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NASA has set a launch target for the Artemis-1 mission after successful wet tests on the SLS rocket, which will carry the project into space. In an interview with Ars Technica, Jim Free, associate director of the agency’s Exploration Systems Development Program, said that NASA was working on the Artemis-1 window launch from August 23 to September 6.

“That’s our goal. We would be foolish not to do it now. We’ve made amazing progress in the last week,” Frey said.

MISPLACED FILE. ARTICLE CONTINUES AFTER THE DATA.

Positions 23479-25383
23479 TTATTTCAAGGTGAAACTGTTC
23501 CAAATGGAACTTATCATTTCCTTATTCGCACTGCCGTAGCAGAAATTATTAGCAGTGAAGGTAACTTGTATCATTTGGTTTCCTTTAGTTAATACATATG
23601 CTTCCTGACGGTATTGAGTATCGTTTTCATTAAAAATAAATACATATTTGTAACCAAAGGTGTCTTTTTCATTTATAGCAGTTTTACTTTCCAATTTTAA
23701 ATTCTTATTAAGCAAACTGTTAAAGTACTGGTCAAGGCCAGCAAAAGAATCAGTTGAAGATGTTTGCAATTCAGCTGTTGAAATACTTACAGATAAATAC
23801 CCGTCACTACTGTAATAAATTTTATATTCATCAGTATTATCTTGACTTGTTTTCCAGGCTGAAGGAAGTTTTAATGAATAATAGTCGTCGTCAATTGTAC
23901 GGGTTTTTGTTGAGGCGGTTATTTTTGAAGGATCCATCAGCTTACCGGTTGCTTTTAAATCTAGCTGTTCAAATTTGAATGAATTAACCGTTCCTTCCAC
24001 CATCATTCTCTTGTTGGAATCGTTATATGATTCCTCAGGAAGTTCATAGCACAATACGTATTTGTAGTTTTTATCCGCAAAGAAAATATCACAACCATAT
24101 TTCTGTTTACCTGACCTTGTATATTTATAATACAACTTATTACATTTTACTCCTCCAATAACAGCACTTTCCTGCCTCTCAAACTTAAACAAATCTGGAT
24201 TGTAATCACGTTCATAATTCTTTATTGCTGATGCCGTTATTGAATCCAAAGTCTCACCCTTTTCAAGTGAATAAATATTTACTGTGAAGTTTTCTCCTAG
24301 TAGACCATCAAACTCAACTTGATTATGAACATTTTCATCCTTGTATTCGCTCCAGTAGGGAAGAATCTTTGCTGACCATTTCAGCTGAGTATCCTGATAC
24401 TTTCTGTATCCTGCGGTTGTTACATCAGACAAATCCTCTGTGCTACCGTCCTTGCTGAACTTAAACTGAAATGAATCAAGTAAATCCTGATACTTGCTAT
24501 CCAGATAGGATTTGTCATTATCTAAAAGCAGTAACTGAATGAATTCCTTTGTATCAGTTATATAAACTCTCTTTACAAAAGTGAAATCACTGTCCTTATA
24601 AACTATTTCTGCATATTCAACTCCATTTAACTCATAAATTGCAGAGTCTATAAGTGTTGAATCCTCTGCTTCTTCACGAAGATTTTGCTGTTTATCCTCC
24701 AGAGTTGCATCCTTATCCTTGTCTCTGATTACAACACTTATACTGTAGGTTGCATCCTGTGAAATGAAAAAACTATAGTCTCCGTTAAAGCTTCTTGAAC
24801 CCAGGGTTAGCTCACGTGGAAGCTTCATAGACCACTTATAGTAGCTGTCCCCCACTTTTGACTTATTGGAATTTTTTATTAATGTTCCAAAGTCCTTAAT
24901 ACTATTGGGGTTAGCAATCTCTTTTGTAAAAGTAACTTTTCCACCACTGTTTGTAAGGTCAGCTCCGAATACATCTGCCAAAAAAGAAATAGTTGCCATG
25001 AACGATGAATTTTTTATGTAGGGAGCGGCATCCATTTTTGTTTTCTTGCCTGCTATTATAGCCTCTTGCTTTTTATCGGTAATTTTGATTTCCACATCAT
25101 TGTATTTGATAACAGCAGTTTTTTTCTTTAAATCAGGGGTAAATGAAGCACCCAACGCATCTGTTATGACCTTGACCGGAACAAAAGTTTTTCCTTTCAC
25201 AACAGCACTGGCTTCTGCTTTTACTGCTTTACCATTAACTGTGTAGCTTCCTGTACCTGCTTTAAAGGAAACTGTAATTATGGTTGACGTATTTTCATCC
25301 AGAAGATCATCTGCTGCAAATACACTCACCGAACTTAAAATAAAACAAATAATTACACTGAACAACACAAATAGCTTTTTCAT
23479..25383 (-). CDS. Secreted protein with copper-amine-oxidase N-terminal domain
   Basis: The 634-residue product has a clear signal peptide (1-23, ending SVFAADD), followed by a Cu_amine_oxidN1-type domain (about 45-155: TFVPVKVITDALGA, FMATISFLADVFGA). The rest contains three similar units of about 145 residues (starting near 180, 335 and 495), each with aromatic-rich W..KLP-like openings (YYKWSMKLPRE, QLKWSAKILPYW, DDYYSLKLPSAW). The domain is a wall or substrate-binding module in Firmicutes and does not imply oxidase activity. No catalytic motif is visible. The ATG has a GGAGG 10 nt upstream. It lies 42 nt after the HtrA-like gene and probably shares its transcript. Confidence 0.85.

For what follows, NASA has announced that the Artemis-1 mission will take place between July 26 and August 10, but testing issues prompted the agency to change the date.

Before the flight begins, technicians must complete final preparations on the SLS rocket, including replacing the seal that leaked hydrogen during the June 20 test. On July 1, NASA began moving the massive rocket to the Vehicle Assembly Building at the Kennedy Space Center, where the team will work on the launch vehicle.

Once the SLS is finally ready, it will carry an unmanned spacecraft called the Orion Capsule on a flight around the Moon to study how the flight affects the human body. The Artemis-II mission will take four astronauts to the satellite before a scheduled moon landing in the second half of the decade.

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